Patrick

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About Patrick

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  • About Me
    Trying to build a House
    https://tintabernacle.blogspot.com/

    Apart from giving and receiving advice on this forum,
    I am offering professional services
    to the public through Pagurek.com
    including distribution of
    -Metal Roofing Material
    -Windows LOW E
    -DOORS LOW E
    -TIMBER PREFAB STRUCTURES
    -I BEAMS
  • Location
    Wiltshire

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  1. I can't comment on the quality of this one as I on purpose put a link from random ebay seller to not create a conflict of interest, but generally we use this kind of thing all the time on our roofs, corrugated and box profile, and it works perfect.
  2. I will test it out. I went down the labour intensive route with every step so far. Some did save a bit of money, some came out the same price. All together still savings to be made. Unless you calculate your own work, but just look at everybody on this forum, houses wouldn't be built and budgets could have never been kept without the time and efforts you put into the building yourself. In case you haven't seen it yet, different topic discussions about the block and beam insulation
  3. https://www.ebay.co.uk/itm/New-Roof-Eaves-Comb-Filler-Bird-Stop-Fills-Gap-In-Tiles-/350456857361
  4. @Moonshine I am doing Insulated block and beam and tried forever and a day to buy insulation only (the blocks that are "t-shaped" in order to fit them). Nobody is selling them on itself. Only the whole floor system, and then they have a markup on every item involved, which ends up approx 70-80% more expensive than a traditional block and beam with cheap insulation on top (what @Russell griffiths Is doing) Insulation is the most expensive bit in this calculation so it matters where you get it from. The companies that do the floorsystems (jet floor, beamshield, Tetris,...) Charge a premium on top of regular eps prices which isn't little. I didn't start yet, but I am thinking of doing exactly as you mentioned. Get the board cheap from either seconds and Co or from a eps supplier and cut them to size. Yes-I expect this to be labour intensive and certainly buying the ready floor is quicker. It s just a matter of how much you normally earn in your day job and if you rather make that money doing overtime or if you spend it on your house - it obviously makes no sense saving 1000ยฃ on material and spending 5 days of work if you are an architect ๐Ÿ˜‹ You rather work an hour to make that extra grand. I will keep you updated with the progress.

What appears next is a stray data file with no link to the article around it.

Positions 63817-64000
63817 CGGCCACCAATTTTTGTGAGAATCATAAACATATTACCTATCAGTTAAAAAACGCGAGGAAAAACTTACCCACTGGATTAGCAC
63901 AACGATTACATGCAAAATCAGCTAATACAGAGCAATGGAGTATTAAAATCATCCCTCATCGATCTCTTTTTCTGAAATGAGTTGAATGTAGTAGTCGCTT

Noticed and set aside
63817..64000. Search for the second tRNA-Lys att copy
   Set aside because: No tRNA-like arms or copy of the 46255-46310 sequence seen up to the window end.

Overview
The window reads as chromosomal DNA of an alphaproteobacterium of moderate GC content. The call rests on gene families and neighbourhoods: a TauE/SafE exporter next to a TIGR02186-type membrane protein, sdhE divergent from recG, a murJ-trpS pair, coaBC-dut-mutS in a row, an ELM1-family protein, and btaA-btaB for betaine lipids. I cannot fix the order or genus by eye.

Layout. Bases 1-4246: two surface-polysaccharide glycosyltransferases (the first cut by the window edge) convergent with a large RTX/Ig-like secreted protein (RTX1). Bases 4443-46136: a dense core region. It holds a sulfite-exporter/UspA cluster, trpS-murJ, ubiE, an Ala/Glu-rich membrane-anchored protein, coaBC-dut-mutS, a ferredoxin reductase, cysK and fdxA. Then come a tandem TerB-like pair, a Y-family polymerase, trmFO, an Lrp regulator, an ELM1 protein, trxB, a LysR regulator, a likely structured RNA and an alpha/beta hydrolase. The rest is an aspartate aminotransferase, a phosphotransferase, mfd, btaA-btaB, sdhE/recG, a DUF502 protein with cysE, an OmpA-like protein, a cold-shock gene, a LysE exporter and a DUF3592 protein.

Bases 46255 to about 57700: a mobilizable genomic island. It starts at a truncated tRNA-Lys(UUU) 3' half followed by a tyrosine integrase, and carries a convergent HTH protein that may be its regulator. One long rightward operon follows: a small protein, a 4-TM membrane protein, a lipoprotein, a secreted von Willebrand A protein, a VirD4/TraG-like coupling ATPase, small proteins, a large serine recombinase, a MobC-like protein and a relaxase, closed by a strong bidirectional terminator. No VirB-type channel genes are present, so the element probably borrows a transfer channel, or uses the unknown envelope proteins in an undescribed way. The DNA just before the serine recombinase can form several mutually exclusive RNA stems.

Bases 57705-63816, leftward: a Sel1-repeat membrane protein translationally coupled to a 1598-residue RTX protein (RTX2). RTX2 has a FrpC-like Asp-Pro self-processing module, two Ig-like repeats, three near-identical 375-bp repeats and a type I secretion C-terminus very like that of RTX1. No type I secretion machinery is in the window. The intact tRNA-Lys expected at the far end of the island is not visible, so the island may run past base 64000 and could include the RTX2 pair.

5. I think this how every good Buildhub story starts. ๐Ÿ˜‹๐Ÿ˜ Welcome
  6. I was looking into exactly the same but stayed away from it. 1. Woodfibre boards are expensive (blown in Woodfibre isn't, unless you buy it from an eco-merchant which will put 150% margin on top cause its eco) 2. Fixing them and then outside cladding is another step, extra work, extra trouble. I decided to rather increase the size of the walls and eliminate the thermal bridging (as far as reasonable) . can be done like @Jeremy Harris and others done, with MBC frame, who are using some sort of Larsen Truss, or others like@Simplysimon Using i-beams (me as well). There are a few advantages in the blown in insulation over rolls, boards or sheets Mentioned plenty of times: -it will get in every corner and have a tight fit. Too much of other types of insulation are down to your or the installers fitting skills. I believe the blown in is also a bit of a time saver as its quicker installed. Alternatively you could use spray foam and get the same pros than blown in insualtion, but for me it wasn't right as I don't trust the chemistry of it. It s not tested long enough for me to be sure that it's safe (somebody - asbestos?) I think if you have the space, straw insualtion could work excellent, and in case you got a sheep farm, wool works very well, but in all other cases there really is a strong argument for blown in insualtion.